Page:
Can the internet improve politics? As the question scarcely been discussed by the “classic” texts on internet and politics of the 1990s, it is asked now in light of the experiences since.
Question and answer are structured in five steps: (1) Politics is about counting, ever more, and the web is good in counting. (2) Politics counts evaluations, and the web is good in evaluations. (3) Political evaluations bear cognitive costs that need to be alleviated, ever more, through trust, and the web is good in employing trust. (4) Political trust relations increasinly have a general network structure, and the web is good in networks. (5) Political trust relations need to be stored, and the web is good in storing sensible data.
While the first three steps describe a type of e-democracy that would be only “nice to have”, steps 4 and 5 point to necessary improvements: The web allows for a network-based collective decision making that efficiently fits the necessities of societies that are not longer satisfied with a kind of representation that urges everyone to align to one group for all issues. Individualization and the cultural demands of non-Western societies go in the same direction in demanding a different and necessarily web-based solution for the cognitive-cost problem of democracy. Keywords: e-democracy, internet, politics, democracy, political theory, social structure, network society, individualization.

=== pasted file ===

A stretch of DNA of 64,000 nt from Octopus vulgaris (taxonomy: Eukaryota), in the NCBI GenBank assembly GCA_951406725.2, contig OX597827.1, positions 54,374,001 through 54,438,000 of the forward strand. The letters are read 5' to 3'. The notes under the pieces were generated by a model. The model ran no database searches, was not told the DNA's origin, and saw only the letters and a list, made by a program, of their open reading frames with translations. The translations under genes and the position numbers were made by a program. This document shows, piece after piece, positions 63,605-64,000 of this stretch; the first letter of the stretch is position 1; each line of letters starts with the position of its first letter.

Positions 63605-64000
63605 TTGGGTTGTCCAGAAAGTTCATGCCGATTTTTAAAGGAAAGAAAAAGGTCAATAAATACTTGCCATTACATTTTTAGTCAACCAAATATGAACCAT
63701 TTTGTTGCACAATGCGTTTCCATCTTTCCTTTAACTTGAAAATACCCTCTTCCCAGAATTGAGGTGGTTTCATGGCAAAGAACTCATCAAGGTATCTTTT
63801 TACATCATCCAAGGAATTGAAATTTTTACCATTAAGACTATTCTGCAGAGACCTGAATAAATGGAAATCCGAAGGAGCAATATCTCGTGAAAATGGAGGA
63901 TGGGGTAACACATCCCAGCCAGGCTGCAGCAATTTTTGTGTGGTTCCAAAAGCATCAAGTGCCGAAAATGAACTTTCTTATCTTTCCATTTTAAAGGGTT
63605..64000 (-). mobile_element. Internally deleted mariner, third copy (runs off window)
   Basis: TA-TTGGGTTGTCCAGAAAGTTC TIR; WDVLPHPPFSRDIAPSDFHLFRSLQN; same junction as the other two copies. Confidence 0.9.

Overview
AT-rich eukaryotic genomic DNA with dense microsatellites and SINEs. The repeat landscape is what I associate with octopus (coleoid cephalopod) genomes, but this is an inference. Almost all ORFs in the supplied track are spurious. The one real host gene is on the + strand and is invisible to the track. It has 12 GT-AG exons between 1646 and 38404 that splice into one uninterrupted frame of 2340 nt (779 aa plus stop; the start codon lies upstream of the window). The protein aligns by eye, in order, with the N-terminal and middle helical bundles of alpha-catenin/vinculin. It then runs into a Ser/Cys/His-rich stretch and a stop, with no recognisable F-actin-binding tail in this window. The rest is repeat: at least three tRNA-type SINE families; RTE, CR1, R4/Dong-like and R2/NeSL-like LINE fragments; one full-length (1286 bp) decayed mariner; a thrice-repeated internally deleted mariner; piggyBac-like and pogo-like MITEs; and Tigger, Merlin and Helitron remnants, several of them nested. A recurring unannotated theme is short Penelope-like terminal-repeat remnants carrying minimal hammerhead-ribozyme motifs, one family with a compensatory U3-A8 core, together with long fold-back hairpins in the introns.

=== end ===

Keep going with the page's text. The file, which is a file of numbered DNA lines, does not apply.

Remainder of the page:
[Editor’s note, August 2020: This paper was submitted to a scientific journal in October 2017, and rejected by the journal, without the ability of re-submission, in February 2018. I got two reviews: Particularly the first reviewer described real weaknesses of the paper with great seriousness and in great detail. This could have been tackled, but it would have added ro the paper’s length, in some cases I indeed did not have convincing evidence to back up my statements, and I did not know which journal would be an adequate next choice for submission. And the second reviewer made it clear that the question posed by the text would in any journal be framed to understand “the Internet” as “the current structures of web pages and platforms and of user interactions with them” and not as “the existing potential for new pages and platforms and of user interaction with them”. It might have been possible to narrow down the paper’s perspective from the outset – but in the given situation when I received the reviews, I decided to abandon the text project for the moment. – The paper still uses the term “network-based collective decision making” as the term “Civil democracy” got used only from Spring 2018 onwards. With over 5’500 words and 18 pages, the paper is too long to be presented as blog post. With its first presentation of the problems of partitioning representation, it is however one of the steps towards presenting Civil democracy.]